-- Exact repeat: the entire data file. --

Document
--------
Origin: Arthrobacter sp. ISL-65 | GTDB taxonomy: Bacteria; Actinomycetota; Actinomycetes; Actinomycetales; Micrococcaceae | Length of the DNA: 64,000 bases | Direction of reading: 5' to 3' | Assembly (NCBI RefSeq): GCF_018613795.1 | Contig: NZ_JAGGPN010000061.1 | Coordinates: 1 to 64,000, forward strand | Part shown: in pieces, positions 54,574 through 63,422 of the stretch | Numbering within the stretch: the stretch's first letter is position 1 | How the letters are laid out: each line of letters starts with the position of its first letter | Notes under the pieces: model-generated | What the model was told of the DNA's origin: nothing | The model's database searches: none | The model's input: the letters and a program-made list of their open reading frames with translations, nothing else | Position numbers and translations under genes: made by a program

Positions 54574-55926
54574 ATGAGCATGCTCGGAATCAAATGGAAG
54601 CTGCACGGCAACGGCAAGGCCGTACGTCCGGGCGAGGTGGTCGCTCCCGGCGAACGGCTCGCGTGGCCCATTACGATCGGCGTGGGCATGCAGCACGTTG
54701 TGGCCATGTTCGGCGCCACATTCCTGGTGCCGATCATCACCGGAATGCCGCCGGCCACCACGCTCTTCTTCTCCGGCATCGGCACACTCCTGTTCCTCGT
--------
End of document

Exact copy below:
Origin: Arthrobacter sp. ISL-65 | GTDB taxonomy: Bacteria; Actinomycetota; Actinomycetes; Actinomycetales; Micrococcaceae | Length of the DNA: 64,000 bases | Direction of reading: 5' to 3' | Assembly (NCBI RefSeq): GCF_018613795.1 | Contig: NZ_JAGGPN010000061.1 | Coordinates: 1 to 64,000, forward strand | Part shown: in pieces, positions 54,574 through 63,422 of the stretch | Numbering within the stretch: the stretch's first letter is position 1 | How the letters are laid out: each line of letters starts with the position of its first letter | Notes under the pieces: model-generated | What the model was told of the DNA's origin: nothing | The model's database searches: none | The model's input: the letters and a program-made list of their open reading frames with translations, nothing else | Position numbers and translations under genes: made by a program

Positions 54574-55926
54574 ATGAGCATGCTCGGAATCAAATGGAAG
54601 CTGCACGGCAACGGCAAGGCCGTACGTCCGGGCGAGGTGGTCGCTCCCGGCGAACGGCTCGCGTGGCCCATTACGATCGGCGTGGGCATGCAGCACGTTG
54701 TGGCCATGTTCGGCGCCACATTCCTGGTGCCGATCATCACCGGAATGCCGCCGGCCACCACGCTCTTCTTCTCCGGCATCGGCACACTCCTGTTCCTCGT